With the stock offering a strong 6.70% yield and modest distribution-growth potential, Kinder Morgan Energy Partners remains an attractive choice for income focused investors, Investors should also take heart from CEO Richard Kinder's resolve. During the conference call, the CEO noted that the company had underperformed in 2013. However, he also noted that "you sell, I'll buy, and we see who comes out the best in the long run" in regards to his $27.7M purchase of over 800,000 shares of KMI in December.
In addition, the CEO noted that Kinder Morgan Energy Partners and Kinder Morgan Inc both appear to be attractively valued stating during the conference call that "these securities are trading at the greatest disconnect to appropriate valuation since the period in 2006, just before we took the first KMI private." I do not know about others, but would you really want to bet against Richard Kinder?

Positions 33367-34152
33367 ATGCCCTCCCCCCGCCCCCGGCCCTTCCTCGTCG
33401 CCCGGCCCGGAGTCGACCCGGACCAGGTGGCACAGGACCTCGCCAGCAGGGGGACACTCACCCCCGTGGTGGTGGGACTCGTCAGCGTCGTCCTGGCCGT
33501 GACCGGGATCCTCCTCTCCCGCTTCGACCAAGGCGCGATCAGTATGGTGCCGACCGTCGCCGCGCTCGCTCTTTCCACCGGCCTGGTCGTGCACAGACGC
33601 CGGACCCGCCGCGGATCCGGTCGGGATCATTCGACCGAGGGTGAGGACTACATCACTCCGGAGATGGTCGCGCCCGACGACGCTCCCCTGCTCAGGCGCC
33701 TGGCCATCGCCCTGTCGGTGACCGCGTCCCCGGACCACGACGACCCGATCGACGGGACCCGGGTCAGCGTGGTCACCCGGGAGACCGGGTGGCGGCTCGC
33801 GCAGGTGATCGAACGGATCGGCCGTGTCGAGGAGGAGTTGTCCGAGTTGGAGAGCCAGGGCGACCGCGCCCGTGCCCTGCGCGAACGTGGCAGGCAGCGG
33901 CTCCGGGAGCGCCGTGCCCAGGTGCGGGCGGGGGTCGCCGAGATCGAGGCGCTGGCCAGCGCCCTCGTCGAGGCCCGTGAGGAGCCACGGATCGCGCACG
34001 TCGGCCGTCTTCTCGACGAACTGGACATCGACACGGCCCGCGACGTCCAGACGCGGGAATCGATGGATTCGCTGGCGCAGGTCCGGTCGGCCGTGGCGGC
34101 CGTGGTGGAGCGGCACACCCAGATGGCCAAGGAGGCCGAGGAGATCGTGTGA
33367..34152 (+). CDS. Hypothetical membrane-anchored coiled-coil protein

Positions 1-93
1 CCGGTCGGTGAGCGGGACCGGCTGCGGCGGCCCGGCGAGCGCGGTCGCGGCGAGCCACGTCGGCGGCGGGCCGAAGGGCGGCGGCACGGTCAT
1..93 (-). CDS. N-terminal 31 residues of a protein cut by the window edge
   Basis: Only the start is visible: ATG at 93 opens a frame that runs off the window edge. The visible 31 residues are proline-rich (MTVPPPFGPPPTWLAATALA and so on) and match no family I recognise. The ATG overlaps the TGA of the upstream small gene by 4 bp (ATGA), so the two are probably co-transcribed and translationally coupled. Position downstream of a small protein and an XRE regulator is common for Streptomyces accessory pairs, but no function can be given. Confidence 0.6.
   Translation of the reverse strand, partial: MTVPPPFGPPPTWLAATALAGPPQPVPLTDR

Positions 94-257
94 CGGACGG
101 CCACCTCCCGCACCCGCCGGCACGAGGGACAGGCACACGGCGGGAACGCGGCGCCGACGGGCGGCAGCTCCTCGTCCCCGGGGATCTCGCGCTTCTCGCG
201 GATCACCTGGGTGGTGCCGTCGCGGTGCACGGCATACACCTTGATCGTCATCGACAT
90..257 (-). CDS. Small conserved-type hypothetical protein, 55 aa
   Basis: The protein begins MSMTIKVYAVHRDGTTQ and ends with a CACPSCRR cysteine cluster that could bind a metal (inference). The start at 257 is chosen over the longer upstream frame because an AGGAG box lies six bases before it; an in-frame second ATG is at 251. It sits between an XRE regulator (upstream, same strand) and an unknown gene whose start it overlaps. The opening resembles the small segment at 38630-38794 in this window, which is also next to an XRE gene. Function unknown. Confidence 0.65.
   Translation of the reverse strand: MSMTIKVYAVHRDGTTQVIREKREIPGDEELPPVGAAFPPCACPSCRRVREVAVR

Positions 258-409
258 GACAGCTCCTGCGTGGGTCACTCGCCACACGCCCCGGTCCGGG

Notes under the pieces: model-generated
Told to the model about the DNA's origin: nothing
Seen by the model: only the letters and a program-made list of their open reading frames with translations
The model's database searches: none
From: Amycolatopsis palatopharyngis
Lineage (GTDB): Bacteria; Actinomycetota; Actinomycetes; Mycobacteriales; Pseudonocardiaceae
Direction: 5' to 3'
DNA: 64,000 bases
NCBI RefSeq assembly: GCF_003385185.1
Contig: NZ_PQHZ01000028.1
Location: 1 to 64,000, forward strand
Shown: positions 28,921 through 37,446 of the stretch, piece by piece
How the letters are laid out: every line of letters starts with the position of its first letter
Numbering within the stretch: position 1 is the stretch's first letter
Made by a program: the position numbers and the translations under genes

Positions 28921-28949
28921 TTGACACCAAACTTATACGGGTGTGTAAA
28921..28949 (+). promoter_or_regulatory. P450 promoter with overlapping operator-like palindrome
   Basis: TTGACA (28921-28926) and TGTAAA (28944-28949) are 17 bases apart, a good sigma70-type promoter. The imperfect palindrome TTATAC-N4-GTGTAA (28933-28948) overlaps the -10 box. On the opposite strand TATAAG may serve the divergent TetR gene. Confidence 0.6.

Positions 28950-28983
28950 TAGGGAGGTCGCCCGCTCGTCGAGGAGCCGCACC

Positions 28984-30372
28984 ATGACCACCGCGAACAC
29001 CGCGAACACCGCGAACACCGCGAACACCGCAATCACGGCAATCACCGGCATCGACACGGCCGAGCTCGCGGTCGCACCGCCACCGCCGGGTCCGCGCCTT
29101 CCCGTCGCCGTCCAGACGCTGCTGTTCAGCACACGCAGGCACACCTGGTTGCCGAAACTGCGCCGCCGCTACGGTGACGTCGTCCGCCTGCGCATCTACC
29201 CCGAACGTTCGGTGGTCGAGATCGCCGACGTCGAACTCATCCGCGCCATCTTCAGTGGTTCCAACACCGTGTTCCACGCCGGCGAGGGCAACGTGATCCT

Disclaimer: The opinions in this article are for informational purposes only and should not be construed as a recommendation to buy or sell the stocks mentioned. Please do your own due diligence before making any investment decision.
Disclosure: I am long KMI, . I wrote this article myself, and it expresses my own opinions. I am not receiving compensation for it (other than from Seeking Alpha). I have no business relationship with any company whose stock is mentioned in this article.